Mac Lab Report

Show Me the Savings: A Request for the Sarasota School Board

- 2004.12.17

Dear Dr. Kleinlein and members of the Sarasota school board,

Don't you and the rest of the board wish this whole Mac vs. PC thing would just go away so you could get on with the real business of the school board? What a waste of time!

I have only one simple, nonpartisan question you can ask to settle this thing once and for all. Please direct your IT staff to prepare a specific report predicting how much money will be saved and how many positions will be eliminated by switching to a single platform. A simple question; it is the entire basis for this silly argument which causes you to find your district featured in the newspapers and on dozens (yes dozens) of web sites discussing the issue.

Make sure you have some folks, like Doug Gilliliand, look over this report to make sure its assumptions are reasonable. Perhaps Mr. Brooks at the local paper could take a look as well. As a reporter I am sure he would be interested in any public documents you have regarding this matter. I would like to have a copy myself, as far as that goes, because in all of my research on matters like these I have yet to see a copy of any firm prediction from anyone, anywhere, that actually details the savings such a single platform switch actually engenders.

I have students working on many exciting science projects, such as using giant telescopes in Arizona, taking pictures with a space telescope, and doing original research on pictures taken of Mars by space probes. I use Macs in my classroom, and, like your district, our district has decided to stop purchasing Macs in order to make IT costs go down and make it easier to manage the district's computers. Currently our entire IT staff is working to reformat every PC on campus due to a worm introduced to the network by a student. This work will take several months. It will likely require overtime and possibly additional staffing or work orders will begin to pile up and not be fulfilled.

If your district is like mine, you will be surprised to find that no such estimate actually exists prior to your asking for it; it will be forthcoming when you ask (if you're lucky), but it will not include staff reductions in the immediate future, which of course is the only way to bring real savings to the district. You know and I know that 90% of any district's budget is personnel. This isn't about market share, as Mr. Brooks thinks; it's about money, isn't it? What's the bottom line here?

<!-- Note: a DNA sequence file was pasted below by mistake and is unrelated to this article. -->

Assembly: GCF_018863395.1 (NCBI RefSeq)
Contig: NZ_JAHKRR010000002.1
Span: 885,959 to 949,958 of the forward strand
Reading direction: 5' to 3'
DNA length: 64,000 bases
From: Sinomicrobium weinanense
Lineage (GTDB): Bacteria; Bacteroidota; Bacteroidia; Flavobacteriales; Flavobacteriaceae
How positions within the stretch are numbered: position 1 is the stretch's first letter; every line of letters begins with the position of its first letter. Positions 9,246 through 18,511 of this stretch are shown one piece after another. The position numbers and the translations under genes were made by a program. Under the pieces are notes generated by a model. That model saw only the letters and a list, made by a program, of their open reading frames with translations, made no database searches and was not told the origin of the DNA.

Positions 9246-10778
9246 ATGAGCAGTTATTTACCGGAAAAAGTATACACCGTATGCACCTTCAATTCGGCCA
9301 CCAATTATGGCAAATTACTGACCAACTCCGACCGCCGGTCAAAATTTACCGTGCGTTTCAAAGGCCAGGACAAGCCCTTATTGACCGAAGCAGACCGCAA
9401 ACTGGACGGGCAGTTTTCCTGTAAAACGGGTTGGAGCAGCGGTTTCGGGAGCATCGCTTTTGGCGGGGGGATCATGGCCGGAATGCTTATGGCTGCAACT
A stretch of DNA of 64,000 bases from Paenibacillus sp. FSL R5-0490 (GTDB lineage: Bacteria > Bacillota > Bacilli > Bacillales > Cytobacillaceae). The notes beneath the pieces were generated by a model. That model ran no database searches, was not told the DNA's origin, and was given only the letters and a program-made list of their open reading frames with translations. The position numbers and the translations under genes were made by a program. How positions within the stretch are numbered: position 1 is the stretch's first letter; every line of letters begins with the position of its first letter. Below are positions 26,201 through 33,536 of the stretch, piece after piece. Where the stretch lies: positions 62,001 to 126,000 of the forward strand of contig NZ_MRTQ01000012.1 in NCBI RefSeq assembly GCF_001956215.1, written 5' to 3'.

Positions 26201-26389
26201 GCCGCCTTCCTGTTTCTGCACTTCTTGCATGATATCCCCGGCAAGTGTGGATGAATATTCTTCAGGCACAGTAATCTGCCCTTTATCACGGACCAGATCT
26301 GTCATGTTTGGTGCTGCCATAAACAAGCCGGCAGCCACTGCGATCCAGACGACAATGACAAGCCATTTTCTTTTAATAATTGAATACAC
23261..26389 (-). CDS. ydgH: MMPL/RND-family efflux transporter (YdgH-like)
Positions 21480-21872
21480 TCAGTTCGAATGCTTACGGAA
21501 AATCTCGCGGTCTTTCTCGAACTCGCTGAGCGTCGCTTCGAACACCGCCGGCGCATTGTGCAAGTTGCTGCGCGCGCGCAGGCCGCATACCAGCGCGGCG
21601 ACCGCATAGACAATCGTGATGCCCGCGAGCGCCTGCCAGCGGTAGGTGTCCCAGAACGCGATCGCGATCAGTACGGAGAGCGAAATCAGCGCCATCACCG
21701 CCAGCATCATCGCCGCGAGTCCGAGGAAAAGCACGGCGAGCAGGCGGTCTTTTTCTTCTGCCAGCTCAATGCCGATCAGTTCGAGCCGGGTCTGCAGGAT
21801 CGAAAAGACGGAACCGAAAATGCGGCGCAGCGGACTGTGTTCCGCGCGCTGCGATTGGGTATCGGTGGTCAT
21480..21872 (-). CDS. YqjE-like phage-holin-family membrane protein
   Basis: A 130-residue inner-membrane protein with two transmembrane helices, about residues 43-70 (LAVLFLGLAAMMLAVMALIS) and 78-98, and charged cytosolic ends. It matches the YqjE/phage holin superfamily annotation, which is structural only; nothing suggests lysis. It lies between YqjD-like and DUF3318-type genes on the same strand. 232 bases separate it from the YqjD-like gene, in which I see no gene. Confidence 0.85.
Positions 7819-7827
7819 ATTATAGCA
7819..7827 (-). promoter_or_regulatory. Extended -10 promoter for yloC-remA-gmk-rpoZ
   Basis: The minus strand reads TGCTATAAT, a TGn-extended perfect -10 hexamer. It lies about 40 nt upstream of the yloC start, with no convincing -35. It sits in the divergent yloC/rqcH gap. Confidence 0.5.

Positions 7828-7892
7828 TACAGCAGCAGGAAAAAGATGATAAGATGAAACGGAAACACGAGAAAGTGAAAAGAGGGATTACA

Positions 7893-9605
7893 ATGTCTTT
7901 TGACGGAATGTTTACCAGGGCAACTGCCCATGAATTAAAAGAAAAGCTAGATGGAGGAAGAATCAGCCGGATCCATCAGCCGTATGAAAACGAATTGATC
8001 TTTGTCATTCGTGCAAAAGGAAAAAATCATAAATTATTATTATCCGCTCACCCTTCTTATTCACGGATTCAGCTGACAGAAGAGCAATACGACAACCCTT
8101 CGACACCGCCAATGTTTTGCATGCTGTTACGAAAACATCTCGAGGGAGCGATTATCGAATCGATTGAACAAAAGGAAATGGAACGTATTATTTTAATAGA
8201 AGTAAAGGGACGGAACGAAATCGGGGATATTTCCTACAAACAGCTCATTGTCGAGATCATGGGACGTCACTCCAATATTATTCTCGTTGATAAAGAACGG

A lack of any such report containing documented savings can only lead you to the inevitable conclusion that it is somehow the superintendent who is having an unreasonable preference for a platform, whereas Mr. Gilliliand publicly supports having a multiplatform environment and has nothing against Windows machines per se. It's possible I'm wrong about this, but I don't think it is likely.

Until you have this information, you cannot reasonably be expected to balance the cost savings vs. the educational price you will pay by alienating and demoralizing your most expert teachers.

Isn't it the function of school leadership to enable teachers and students to achieve greatness and then remove obstacles to this success? Forcing your expert teachers to waste time on this issue takes away from your students. Help them by resolving this once and for all.

I am not writing at the request of Mr. Gilliliand; I've yet to correspond with him directly. I'm simply trying to help you make this all go away. It will, I think, if you follow my advice. Think of the positive press you will gain by making your solution a model for other districts around the country to follow. You're not the only district to face this annoying problem. Believe me, I know.

Sincerely,
Jeff Adkins
Antioch Unified School District Teacher of the Year
Antioch, California
http://www.lowendmac.com/lab/

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is a longtime Mac user. He was using digital sensors on Apple II computers in the 1980's and has networked computers in his classroom since before the internet existed. In 2006 he was selected at the California Computer Using Educator's teacher of the year. His students have used NASA space probes and regularly participate in piloting new materials for NASA. He is the author of two books and numerous articles and scientific papers. He currently teaches astronomy and physics in California, where he lives with his twin sons, Jony and Ben.< And there's still a Mac G3 in his classroom which finds occasional use.

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